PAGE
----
There is still no evidence pets can spread coronavirus. Picture: iStock
There is still no evidence pets can spread coronavirus. Picture: iStock

‘No evidence pets can spread virus’

The Australian Veterinary Association has urged pet owners to remain calm after reports of human-to-animal transmission of coronavirus, saying there is still no evidence they can spread the disease.

Hong Kong health officials last week confirmed a coronavirus patient's pet dog had repeatedly tested "weak positive" for the virus indicating a "low-level infection", saying it was "likely to be a case of human-to-animal transmission".

"The current spread of coronavirus in humans is the result of human-to-human transmission," AVA President Dr Julia Crawford said in a statement today: "To date, there is no evidence that pets can spread the disease, or that they can become sick."

According to Hong Kong's Agriculture, Fisheries and Conservation Department, samples from the pomeranian's mouth and nose contained low levels of SARS-CoV-2 - the scientific name for the virus which causes the disease referred to as COVID-19. The dog has not shown any symptoms.

"At this stage, there is no evidence that pets can play a role in the spread of this disease, and the primary source of SARS-CoV-2 transmission remains human-to-human contact," Dr Crawford said.

She cited the 2003 SARS outbreak where a small number of cats and dogs tested positive for the virus but did not demonstrate a role in transmitting the virus to other animals or humans.

The AVA advises pet owners who may become infected with SARS-CoV-2 to take precautionary steps to limit close contact with their pets and to practice appropriate hand hygiene before and after handling them.

"What owners can do is what we always recommend - please practice good hygiene, including washing your hands before and after handling your pets, as well as their food," said Dr Crawford.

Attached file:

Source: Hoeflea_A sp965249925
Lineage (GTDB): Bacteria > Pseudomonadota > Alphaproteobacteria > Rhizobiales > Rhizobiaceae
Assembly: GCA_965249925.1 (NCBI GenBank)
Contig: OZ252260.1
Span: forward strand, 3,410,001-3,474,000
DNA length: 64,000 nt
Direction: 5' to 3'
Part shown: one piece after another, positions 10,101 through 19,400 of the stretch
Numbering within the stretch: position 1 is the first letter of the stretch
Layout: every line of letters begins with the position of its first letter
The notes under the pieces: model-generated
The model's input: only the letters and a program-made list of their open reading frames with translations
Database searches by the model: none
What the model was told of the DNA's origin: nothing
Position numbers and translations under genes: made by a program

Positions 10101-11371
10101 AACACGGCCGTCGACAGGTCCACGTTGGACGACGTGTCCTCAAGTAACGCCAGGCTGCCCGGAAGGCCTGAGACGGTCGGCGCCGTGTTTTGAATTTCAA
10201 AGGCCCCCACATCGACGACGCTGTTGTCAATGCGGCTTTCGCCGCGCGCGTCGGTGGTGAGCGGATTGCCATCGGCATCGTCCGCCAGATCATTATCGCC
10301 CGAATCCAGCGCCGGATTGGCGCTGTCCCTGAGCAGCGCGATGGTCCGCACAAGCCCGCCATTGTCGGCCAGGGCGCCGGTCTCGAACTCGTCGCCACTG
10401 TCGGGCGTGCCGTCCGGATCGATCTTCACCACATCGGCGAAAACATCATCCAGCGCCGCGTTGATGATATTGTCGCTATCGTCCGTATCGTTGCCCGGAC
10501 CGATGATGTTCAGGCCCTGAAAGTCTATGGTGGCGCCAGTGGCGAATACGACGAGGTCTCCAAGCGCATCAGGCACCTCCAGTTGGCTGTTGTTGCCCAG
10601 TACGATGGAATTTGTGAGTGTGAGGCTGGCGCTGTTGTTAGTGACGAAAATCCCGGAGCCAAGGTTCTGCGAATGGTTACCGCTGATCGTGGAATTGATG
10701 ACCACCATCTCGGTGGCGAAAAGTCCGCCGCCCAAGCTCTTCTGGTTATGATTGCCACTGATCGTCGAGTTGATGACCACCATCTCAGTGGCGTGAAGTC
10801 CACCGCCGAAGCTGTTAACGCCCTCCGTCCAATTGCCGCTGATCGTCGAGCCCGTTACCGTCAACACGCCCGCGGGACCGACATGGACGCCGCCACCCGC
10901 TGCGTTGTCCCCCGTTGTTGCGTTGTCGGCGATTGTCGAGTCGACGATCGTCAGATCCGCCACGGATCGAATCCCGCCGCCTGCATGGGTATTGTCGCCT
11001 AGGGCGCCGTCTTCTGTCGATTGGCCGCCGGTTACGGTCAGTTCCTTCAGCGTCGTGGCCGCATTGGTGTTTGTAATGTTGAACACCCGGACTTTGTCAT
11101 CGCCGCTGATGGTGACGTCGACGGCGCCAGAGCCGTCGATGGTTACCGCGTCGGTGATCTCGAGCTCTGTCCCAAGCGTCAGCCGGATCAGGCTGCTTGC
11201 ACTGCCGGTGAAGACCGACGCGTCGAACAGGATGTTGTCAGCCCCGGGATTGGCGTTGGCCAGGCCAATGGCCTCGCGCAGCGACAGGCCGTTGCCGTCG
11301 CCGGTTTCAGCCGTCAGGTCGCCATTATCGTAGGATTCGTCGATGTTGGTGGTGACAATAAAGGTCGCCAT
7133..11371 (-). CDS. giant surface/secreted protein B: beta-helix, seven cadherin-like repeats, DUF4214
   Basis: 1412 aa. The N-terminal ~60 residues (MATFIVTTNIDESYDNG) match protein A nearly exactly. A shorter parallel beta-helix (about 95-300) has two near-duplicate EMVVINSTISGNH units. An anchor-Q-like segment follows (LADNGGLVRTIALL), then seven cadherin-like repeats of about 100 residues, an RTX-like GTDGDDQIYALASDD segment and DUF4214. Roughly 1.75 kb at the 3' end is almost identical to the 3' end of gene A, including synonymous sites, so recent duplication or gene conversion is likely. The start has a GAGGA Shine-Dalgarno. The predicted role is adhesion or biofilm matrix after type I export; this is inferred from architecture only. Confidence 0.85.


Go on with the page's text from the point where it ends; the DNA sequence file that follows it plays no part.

Earlier this month, Chinese media reported pet dogs and cats were being thrown from apartment blocks after a rumour that the animals spread the coronavirus.

In Australia, one Sydney vet said there had been a spike in pet owners questioning whether the virus can be transmitted from their animals, with some asking if they should euthanise their pets.

World Animal Protection spokesman Pankaj KC last week urged people not to overreact: "The case of the dog in Hong Kong that tested 'weak positive' is an isolated case that so far, tells us very little. Especially given the dog is still showing no symptoms," he said in a statement.

"To put it into perspective, consider that there are around 750 million dogs living in the world, mostly alongside people, and of all these, just one single dog, has tested positive for coronavirus. We don't know enough at this stage about its possible transmission to other dogs, animals or even back to humans again."

Mr Pankaj said for a dog to contract coronavirus, the disease would have to mutate to enable it to latch on to dog cells and "right now, we don't know if this is the case".

"Pets are important for companionship and they shouldn't pay the price of our worries by being abandoned or cruelly mistreated in fear of them spreading the disease, especially not at this early stage," he said.

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